Erhard Eppler at the IG Metal International Conference in Oberhausen on April 11, 1972
1. From Quantity to Quality
Today we speak of quality of life, although we don’t know exactly what that is—much less how we can achieve it. We speak of quality because we have lost our faith in quantity. At the root of this, too, stands doubt, not knowledge. We doubt whether all of this is good for humanity:
– wider and wider streets for more and more cars
– bigger and bigger power plants to consume more and more energy
– increasingly elaborate packaging for increasingly questionable consumer goods
– bigger and bigger airports for faster and faster airplanes
– more and more pesticides for larger and larger harvests
– and not to forget: more and more people on an increasingly overcrowded planet
Because we have learned in recent years that this also means:
– increasingly polluted air
– increasingly disgusting garbage heaps
– increasingly intolerable noise
– less and less clean water
– increasingly angry people
– more and more toxins in the organism
– and more and more dead in the streets
We note this without being able to say precisely how economic growth is related to quality of life. The only thing that seems certain is that the same economic growth that has made our lives more pleasant in many respects over the past 100 years can also make them unbearable.
The computers of the Club of Rome have calculated for the entire globe what we are slowly becoming aware of in our country, the younger generations more quickly than the older ones.
2. New Benchmarks
It will soon be indisputable that economic growth is not a suitable measure of progress. That the doubling of sleeping pill consumption within seven years—an achievement certainly not limited to the United States—is statistically registered as a rise in the standard of living will soon be considered a curious piece of trivia, as will the fact that a housewife’s work in her own household does not add to the gross national product, but that her—paid—work in someone else’s household does. The quality of life of a small child, in any case, is likely to be fairly proportional to the amount of time that the mother can concentrate her attention on him or her.
Moreover, none of the common modes of calculation provide any information as to whether the economic and human potential of a country is being carefully used, partially wasted, or already overtaxed; whether this leads to satisfying more or less pressing needs; and whether investments will secure or threaten our future.
The fact that qualitative benchmarks are incomparably more difficult to find than quantitative ones is no reason not to look for them. That is also how I understand the suggestion that Sicco Mansholt included in his letter of February 9, 1972, to [Franco Maria] Malfatti. Mansholt is known to prefer the term utilité nationale brute to gross national product.
We also need new benchmarks for science and technology. This cannot mean that emotional protests against science and technology will help us along, and certainly not a romantic call “back to nature.”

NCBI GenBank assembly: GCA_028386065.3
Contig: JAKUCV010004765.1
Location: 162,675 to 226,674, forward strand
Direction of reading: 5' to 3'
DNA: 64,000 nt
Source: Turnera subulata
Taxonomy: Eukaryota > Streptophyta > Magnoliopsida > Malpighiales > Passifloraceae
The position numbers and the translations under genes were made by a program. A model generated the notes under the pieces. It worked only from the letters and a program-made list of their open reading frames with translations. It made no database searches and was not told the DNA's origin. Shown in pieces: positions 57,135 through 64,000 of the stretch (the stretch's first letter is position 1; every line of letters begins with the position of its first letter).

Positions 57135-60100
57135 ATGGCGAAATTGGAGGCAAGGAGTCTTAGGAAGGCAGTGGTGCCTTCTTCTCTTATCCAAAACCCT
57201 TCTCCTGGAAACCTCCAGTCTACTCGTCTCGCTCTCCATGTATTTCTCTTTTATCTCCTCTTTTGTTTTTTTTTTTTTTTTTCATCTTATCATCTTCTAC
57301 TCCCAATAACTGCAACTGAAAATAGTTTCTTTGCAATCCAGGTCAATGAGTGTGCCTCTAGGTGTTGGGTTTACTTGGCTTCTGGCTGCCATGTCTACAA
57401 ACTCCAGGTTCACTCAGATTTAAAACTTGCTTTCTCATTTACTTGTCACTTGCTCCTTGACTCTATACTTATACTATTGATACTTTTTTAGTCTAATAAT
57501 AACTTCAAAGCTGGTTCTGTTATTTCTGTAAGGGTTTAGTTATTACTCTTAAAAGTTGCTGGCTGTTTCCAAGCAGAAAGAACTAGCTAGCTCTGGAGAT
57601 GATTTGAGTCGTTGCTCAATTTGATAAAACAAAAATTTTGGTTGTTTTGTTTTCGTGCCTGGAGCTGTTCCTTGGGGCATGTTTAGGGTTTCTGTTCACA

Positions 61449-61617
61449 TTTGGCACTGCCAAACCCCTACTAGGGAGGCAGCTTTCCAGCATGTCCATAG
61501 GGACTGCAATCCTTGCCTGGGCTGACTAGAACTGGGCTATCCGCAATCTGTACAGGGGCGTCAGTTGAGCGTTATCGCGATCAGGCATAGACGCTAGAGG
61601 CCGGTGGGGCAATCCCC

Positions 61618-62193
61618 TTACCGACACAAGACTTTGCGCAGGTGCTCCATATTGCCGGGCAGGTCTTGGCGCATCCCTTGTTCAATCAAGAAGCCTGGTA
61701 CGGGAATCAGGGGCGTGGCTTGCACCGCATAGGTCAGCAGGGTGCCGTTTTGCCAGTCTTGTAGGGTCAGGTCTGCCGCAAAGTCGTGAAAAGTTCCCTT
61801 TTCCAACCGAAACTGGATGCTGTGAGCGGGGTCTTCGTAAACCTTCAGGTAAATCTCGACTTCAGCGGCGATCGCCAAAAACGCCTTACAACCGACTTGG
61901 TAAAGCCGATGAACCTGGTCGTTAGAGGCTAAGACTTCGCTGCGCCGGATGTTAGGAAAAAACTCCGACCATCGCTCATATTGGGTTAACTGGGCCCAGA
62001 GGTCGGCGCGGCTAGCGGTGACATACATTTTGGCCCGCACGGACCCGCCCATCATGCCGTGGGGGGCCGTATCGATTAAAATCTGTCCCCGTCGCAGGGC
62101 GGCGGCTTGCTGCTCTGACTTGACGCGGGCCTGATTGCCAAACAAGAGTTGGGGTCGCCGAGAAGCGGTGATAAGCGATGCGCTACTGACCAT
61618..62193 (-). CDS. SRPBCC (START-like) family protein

It is not a matter of frustrating the human spirit of invention, but of channeling it toward new tasks. If an environmentally harmful technology can exist, then so can an environmentally sound one.
3. Challenges for Politics
Whoever is serious in addressing the quality of life must want political and social change.
[…] Neither the common means of the market economy nor the methods of state capitalism will suffice for the new tasks. In other words: what has to be tackled now is likely to embarrass the dogmatists in East and West as much as those who take too much credit for their pragmatism. The thought revolution from economy to ecology will leave no social system untouched. The dogmatists will probably try for some time to dismiss the whole subject as an especially clever attempt to subvert their established order before they set about seizing it and integrating it ideologically. The relationship between economy and politics will change—in both East and West. Where economic growth is the undisputed political goal, politics will have to provide the administrative structure for economic growth: Good policy promotes growth, and bad policy inhibits it. People will continue to ask politicians how they contribute to growth.
Where quality of life is desired, politicians—pressured by public opinion—will ask economists and entrepreneurs how they contribute to it, whether positively or negatively. Politics will have to instantiate the interests of the common good, in order to provide orientation for both industry and government.
Source: Erhard Eppler, Maßstäbe für eine humane Gesellschaft: Lebensstandard oder Lebensqualität?. Stuttgart: Kohlhammer Verlag, 1974, pp. 18–31; reprinted in Eckart Conze and Gabriele Metzler, eds., 50 Jahre Bundesrepublik Deutschland. Daten und Dokumente. Stuttgart, 1999, pp. 223–25.